ISIS and a junior defence minister in the Sri Lankan government have asserted the terrorist attacks on churches and hotels were a response to the attack on mosques in Christchurch on 15 March. The claims need to be treated with scepticism, writes security analyst Paul Buchanan in this post originally published at RNZ
Having been defeated on the battlefields of the Levant, ISIS now urges its followers to return to decentralised terrorist attacks as a form of irregular warfare. It wishes to show continued strength by claiming that it can orchestrate attacks world-wide and that no country can escape its reach. The Easter Sunday terrorist bombings in Sri Lanka fit that narrative.
The truth is otherwise. The Sri Lankan attacks may have taken inspiration, and perhaps even logistical support from ISIS but planning and preparation began well before 15 March. They occurred against a backdrop of rising violence against both Muslims and Christians in Sri Lanka by Buddhist militants, the real motive for the Easter attacks. These were not random or foreign in origin, but represent a violent response by one oppressed minority using terrorism against another minority and tourists in order to make a sharp point to the constitutionally empowered majority that it sees as increasingly oppressive in nature (70 percent of Sri Lankans practise Buddhism, which is the official religion of the country and which has constitutionally protected privileges.)
Christians were the targets because they were left unprotected by an indifferent or incompetent government, while tourists were attacked because the country depends on them for hard currency revenues. Neither targeted group were the real subject of the attacks, nor was the objective of the attacks strictly about them.
Operationally speaking, the effort to engage in coordinated, simultaneous attacks against multiple soft targets using significant quantities of explosives and involving at least seven suicide bombers requires months of target surveillance, stockpiling and concealment of bomb-making ingredients, manufacture of human-portable bombs, coordination and communication between perpetrators and accomplices and logistical support in at least three cities, all under the veil of secrecy.
That simply could not happen in the month after the Christchurch attacks. Moreover, the Sri Lankan security services were warned several times before 15 March that Muslim extremists were preparing to launch attacks, followed by specific information two weeks ago that Catholic churches were being targeted on Easter. The complexity of the attacks and the repeated warnings strongly suggest that ISIS’s claims are opportunistic rather than truthful.
Likewise, the uncorroborated claim by a Sri Lankan junior minister that Christchurch was the reason for the atrocities appears to be a reckless attempt to deflect attention away from the gross negligence that led to the intelligence “failure” that facilitated them. In an atmosphere of rising ethnic and religious tensions, the Sri Lankan government received repeated, specific warnings and yet did nothing. It did not increase security around churches and hotels and did not seek to pre-emptively arrest suspects on various extremist watch lists.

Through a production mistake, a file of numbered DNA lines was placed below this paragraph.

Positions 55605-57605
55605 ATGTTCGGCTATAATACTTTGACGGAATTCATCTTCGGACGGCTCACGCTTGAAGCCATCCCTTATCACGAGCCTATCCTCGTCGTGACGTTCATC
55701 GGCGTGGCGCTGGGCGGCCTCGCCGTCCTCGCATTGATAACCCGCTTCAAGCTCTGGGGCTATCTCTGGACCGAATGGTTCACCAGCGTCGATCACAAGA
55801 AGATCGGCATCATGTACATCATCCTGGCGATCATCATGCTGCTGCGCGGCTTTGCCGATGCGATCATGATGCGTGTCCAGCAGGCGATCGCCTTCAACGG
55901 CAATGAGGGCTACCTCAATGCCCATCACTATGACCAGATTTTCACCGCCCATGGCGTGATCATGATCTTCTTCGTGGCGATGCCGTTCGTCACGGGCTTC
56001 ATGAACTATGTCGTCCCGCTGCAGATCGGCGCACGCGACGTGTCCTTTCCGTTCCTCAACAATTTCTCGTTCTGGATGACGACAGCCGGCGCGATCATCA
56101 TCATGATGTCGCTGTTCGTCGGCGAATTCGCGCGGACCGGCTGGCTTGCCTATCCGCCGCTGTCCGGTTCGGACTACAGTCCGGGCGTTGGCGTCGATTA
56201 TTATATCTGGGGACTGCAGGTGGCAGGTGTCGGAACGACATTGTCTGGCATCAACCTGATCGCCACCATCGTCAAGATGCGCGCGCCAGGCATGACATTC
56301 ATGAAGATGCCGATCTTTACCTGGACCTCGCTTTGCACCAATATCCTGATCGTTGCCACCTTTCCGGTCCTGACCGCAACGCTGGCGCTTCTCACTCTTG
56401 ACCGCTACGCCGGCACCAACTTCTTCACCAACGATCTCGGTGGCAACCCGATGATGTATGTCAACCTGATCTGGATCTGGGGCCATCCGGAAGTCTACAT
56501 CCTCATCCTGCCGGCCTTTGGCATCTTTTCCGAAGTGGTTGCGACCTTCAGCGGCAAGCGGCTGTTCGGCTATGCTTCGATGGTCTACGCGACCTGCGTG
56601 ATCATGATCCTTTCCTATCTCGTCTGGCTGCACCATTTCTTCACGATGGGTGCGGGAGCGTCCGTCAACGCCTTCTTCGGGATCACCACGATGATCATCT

Instead, weakened by partisan infighting and weighed down by incompetence, the security forces cast a negligent eye on what was going to happen. That may be because the attacks could serve as an excuse to crack down on the Muslim community, something Buddhist hardliners have been seeking for some time. Whatever the reason, it was not an intelligence “failure” that facilitated the attacks. The security services knew, or at least were warned about what was going to happen. They either could not or chose not to act.
In truth, ISIS and some Sri Lankan government interests converged in making Christchurch part of the narrative. Falsely claiming that the attacks were revenge for Christchurch makes it seem as if they are part of a larger struggle in which Sri Lanka is a pawn. The reality is more simple: the attacks were a local Islamist response to increased ethno-religious conflict in Sri Lanka in recent years, which itself is part of a larger struggle within South Asia between Buddhists, Hindus and Muslims.
Therein lies the danger of the false narrative. It feeds into the “clash of civilisations” argument put forward by ideological extremists that the world is in the midst of an cultural and religious conflict in which only one side can win. Subscribing to this argument justifies so-called “tit for tat” responses, whereby an attack by one side leads to an attack by the other, creating a cycle of violence that is designed to spiral into an existential confrontation between antithetical “others.” Although the vast majority of religionists the world over are non-violent and tolerant of other beliefs, this is the apocalyptic vision that extremists want to propagate.
The antidote is to place responsibility where it belongs and to not buy into false opportunistic narratives about revenge-based existential conflict. Sometimes, the blame for atrocities lies closer to home, both in terms of root causes and inadequate responses.
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